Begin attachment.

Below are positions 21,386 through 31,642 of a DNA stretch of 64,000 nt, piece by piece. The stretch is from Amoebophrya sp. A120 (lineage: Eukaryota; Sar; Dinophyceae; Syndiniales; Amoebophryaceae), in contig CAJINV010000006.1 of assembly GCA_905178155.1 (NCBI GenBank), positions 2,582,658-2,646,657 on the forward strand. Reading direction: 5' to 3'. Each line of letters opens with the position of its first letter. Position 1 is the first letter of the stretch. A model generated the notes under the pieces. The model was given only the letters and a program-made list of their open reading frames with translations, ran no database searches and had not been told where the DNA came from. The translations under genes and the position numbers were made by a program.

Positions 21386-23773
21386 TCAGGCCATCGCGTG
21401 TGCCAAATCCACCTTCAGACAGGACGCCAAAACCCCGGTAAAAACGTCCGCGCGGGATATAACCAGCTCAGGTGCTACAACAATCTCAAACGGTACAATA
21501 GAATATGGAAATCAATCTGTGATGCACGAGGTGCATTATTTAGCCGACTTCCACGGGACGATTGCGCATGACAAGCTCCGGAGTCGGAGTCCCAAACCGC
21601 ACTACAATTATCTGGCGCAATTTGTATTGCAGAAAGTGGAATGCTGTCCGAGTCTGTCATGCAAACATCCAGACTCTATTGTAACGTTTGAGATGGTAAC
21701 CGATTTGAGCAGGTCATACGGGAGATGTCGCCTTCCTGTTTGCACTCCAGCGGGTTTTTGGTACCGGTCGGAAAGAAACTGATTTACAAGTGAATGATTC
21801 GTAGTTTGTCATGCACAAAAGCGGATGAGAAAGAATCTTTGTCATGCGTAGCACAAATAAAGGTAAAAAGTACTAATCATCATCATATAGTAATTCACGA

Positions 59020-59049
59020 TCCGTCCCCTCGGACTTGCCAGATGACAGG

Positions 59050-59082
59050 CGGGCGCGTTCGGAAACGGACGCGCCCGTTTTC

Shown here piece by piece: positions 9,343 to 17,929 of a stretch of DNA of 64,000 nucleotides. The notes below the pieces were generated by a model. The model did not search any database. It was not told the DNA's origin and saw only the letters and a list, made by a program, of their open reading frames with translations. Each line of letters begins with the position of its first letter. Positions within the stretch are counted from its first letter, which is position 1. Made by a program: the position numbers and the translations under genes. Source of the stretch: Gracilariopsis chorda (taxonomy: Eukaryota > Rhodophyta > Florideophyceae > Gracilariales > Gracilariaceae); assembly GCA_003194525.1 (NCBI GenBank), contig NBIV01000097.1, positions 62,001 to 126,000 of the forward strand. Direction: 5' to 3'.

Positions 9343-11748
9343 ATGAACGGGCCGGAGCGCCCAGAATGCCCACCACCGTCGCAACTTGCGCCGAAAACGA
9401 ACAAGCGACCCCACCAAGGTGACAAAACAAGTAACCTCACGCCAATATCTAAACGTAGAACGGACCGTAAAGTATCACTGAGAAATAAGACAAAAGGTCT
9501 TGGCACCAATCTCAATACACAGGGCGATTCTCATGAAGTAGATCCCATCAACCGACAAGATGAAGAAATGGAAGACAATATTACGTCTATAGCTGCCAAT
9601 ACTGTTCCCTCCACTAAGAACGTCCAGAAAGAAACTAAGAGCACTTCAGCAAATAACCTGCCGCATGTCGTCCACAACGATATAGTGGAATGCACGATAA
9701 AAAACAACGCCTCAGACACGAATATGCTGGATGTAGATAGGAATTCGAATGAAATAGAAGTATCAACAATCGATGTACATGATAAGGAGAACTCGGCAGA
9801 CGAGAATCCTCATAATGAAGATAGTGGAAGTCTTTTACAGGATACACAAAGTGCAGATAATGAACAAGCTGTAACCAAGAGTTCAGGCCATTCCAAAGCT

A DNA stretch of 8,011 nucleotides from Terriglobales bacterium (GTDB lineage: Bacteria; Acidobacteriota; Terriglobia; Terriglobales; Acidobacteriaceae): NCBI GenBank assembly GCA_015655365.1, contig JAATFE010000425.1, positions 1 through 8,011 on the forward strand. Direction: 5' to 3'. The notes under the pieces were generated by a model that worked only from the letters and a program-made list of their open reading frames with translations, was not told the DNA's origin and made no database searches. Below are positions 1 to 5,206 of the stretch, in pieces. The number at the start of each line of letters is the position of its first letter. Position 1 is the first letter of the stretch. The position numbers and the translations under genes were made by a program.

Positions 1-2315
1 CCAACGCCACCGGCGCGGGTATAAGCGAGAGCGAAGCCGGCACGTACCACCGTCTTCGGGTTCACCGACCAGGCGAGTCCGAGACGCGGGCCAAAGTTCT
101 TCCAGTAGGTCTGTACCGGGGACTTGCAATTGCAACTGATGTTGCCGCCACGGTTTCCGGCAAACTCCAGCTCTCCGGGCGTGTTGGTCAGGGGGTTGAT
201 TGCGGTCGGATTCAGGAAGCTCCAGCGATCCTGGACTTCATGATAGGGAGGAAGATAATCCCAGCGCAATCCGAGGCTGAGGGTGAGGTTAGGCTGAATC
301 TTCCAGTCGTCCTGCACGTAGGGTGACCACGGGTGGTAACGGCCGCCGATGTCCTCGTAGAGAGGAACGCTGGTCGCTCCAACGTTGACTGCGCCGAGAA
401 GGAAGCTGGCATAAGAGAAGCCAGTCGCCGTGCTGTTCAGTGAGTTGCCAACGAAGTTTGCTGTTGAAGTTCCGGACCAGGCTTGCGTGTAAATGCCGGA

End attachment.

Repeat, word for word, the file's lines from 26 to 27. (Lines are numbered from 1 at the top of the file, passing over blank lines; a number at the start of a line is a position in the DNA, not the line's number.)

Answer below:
301 TTCCAGTCGTCCTGCACGTAGGGTGACCACGGGTGGTAACGGCCGCCGATGTCCTCGTAGAGAGGAACGCTGGTCGCTCCAACGTTGACTGCGCCGAGAA
401 GGAAGCTGGCATAAGAGAAGCCAGTCGCCGTGCTGTTCAGTGAGTTGCCAACGAAGTTTGCTGTTGAAGTTCCGGACCAGGCTTGCGTGTAAATGCCGGA